Depression after rehab

Mental Health and Wellness
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For many people battling addiction, transitioning from rehab back to their lives can be an emotional and complicated process.

Rehab gives people a chance to detoxify their bodies and gain some perspective on what's fueling their addiction behaviors. When they return to their lives and come face to face with all the triggers and stressors that were contributing to their disease, it can feel overwhelming. For some people, the transition can exacerbate feelings of anxiety and depression.

Shirley Hickman, MSW, a social worker at Mirmont Outpatient Center in Broomall, part of Main Line Health, who specializes in addiction treatment, says the hard work begins when you leave rehab. There is no single solution to combating depression after rehab. Rather, a mix of techniques — such as eating and sleeping well, exercising, and forming meaningful connections with yourself and the world around you — are needed to effectively manage addiction, and the behaviors the disease causes, after rehab.

Here's what causes depression after rehab and what you can do to cope:

Why do some people feel depression and anxiety after addiction recovery?

Addiction is a psychological disorder in which people experience patterns of distorted thinking, and substance use is a common symptom of the disease itself. People struggling with addiction typically go to rehab because their lives, in some shape or form, have become painfully difficult to manage.

During rehab, the body can detoxify and have some space away from the substances, triggers, and stressors that are contributing to the disease. Rehab also gives people the opportunity to gain insights about what's fueling their behaviors and distorted thinking. "You go into rehab, you stop your substance, and then you have to learn what you're up against," says Hickman.

After rehab, people have the challenge of leaving the "rehab bubble" and re-introducing themselves into the world with the goal of sobriety. They no longer have the full-time job of keeping up their substance use as their day-to-day agenda. Recovery doesn't end after rehab. In actuality, once a person leaves rehab, the real work has to begin, says Hickman. Where some people will feel motivated to conquer those issues after rehab, others will feel as though the transition, and the work it requires, is monumental.

In general, the causes of depression after rehab vary from person to person. People with addiction often have co-occurring mental health disorders that were already there before rehab. Others develop depression after traumatic life events that cause grief or loss.

Feelings of depression after rehab for drug addiction or alcohol detox could also be connected to chemical changes in the brain that are caused by months or years of substance use. After all, alcohol is a depressant and can bring on feelings of depression.

People recovering from substance misuse may experience post-acute withdrawal symptoms for up to a year, sometimes longer. These symptoms include brain fog, lack of mental clarity, racing thoughts, and problems with attention and focus. "It takes time for the body to adjust to the removal of toxic chemicals," says Hickman.

How can you cope with feelings of depression after rehab?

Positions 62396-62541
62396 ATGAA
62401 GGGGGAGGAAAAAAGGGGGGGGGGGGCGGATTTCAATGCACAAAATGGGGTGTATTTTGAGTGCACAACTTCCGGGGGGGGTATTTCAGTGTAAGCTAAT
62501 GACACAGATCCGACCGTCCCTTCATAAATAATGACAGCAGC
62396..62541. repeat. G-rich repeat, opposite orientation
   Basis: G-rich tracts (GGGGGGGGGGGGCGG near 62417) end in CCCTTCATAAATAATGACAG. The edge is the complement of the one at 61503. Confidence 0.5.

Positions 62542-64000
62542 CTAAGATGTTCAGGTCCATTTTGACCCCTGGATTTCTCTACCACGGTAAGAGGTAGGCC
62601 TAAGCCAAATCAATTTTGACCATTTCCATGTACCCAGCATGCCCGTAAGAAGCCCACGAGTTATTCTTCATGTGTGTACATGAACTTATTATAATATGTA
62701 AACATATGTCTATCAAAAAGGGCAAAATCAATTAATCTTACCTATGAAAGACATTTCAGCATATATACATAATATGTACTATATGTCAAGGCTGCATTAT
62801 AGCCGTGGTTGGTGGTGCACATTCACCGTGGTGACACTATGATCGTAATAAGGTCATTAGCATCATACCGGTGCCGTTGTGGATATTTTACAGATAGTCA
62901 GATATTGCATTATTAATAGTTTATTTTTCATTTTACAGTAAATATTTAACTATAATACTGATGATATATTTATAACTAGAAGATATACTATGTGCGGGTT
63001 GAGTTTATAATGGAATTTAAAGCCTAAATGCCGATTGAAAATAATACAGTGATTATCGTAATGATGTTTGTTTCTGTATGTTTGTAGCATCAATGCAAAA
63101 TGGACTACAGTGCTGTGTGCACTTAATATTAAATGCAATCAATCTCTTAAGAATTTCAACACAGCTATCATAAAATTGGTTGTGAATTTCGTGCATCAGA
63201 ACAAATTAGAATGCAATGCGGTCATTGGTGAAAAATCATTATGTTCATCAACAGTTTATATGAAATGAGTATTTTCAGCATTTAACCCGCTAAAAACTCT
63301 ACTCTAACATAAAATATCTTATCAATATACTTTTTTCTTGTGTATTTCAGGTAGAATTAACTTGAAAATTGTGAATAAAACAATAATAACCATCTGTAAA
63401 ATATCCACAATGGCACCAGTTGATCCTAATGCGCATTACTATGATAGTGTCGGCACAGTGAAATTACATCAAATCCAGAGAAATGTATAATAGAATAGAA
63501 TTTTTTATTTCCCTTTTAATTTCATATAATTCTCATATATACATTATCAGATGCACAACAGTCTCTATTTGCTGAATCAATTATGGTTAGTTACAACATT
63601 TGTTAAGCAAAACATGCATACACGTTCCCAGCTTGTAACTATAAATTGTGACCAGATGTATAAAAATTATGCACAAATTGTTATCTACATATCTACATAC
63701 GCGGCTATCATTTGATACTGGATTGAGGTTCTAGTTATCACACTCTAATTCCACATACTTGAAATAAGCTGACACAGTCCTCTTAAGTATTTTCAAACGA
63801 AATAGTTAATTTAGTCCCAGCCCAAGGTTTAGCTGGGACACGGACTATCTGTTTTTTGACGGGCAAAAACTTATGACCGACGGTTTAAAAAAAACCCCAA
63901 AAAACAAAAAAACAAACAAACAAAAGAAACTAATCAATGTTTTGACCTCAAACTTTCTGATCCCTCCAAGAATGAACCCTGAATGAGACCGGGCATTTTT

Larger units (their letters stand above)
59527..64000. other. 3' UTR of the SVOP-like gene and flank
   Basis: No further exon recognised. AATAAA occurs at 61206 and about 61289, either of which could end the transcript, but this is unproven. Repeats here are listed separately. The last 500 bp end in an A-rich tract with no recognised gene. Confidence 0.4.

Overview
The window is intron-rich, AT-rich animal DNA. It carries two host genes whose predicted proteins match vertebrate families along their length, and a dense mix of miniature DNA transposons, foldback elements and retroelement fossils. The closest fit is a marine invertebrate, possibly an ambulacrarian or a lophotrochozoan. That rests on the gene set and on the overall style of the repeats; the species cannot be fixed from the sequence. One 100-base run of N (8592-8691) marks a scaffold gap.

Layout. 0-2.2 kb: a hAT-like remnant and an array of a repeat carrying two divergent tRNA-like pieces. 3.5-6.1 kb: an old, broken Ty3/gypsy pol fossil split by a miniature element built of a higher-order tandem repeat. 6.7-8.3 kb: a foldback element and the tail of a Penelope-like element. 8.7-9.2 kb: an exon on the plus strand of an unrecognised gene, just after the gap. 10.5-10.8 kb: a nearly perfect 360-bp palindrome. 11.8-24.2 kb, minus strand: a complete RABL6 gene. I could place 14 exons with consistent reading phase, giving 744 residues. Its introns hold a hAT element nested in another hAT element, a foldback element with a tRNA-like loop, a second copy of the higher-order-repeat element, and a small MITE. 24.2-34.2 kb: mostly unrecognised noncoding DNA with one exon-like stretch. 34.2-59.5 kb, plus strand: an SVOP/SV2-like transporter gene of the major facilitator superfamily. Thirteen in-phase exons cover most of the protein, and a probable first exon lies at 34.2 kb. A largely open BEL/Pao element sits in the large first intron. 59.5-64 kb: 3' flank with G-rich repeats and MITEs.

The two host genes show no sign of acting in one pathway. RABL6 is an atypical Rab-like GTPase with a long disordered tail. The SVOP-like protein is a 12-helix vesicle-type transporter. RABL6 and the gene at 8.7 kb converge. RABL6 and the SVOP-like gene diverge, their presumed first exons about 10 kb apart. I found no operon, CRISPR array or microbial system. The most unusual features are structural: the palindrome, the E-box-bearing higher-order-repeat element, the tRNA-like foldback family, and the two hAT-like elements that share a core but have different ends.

People recovering from addiction will need to make multiple changes in their lives when they leave rehab. "If you don't introduce any changes, you will revert back to old behaviors," Hickman said.

To cope with depression after rehab, it's crucial to continue treatment and find a support group. The disease doesn't disappear once a person has completed rehab and stopped using substances. The distorted thinking will still be there, and people must work at managing the symptoms and behaviors it causes.

Addiction feeds off of isolation, so socialization and connection are necessary for recovery. Hickman says people need to connect in three ways: with yourself, with the world around you, and with something that's bigger than you.

Connection with yourself involves practicing self-care and prioritizing your hunger, mental health, sleep, physical activity, and social life. Be patient with yourself and give your body what it needs.

Having support from others is another way to help prevent depression after addiction recovery and/or alcohol detox. There are many different support groups in which people who are recovering can form connections and hold each other accountable. Through these relationships, people can learn to ask for help, find value and self-worth, and not minimize what they are going through. "You need a list of people who you can call and talk to so that you're not doing it alone," Hickman said.

Finally, Hickman recommends connecting with something that's bigger than you. For some people, this means finding spirituality or religion; for others, it means connecting to the earth, nature, and energy. "Connecting to something bigger than you gives you a macro perspective of how you see your life," Hickman said. It lets you pull away from stressors in your life and see things from a bigger perspective.

While recovering, it's also important to regularly check-in with a psychiatrist or physician. They can help you take your medications as prescribed once you're out of rehab. "Medication management is so key," Hickman said.

There is no single solution that will make your life better after rehab. You have to eat right, exercise and sleep well, take your medications properly, connect with others, and find ways to release stress.

"You need a plethora of things," Hickman said. "If [you] are no longer present for [yourself], then the disease steps in."

Learn more about preventing depression after drug addiction recovery or alcohol detox, or call Mirmont at 1.888.CARE.898 (227.3898) to schedule a confidential appointment.

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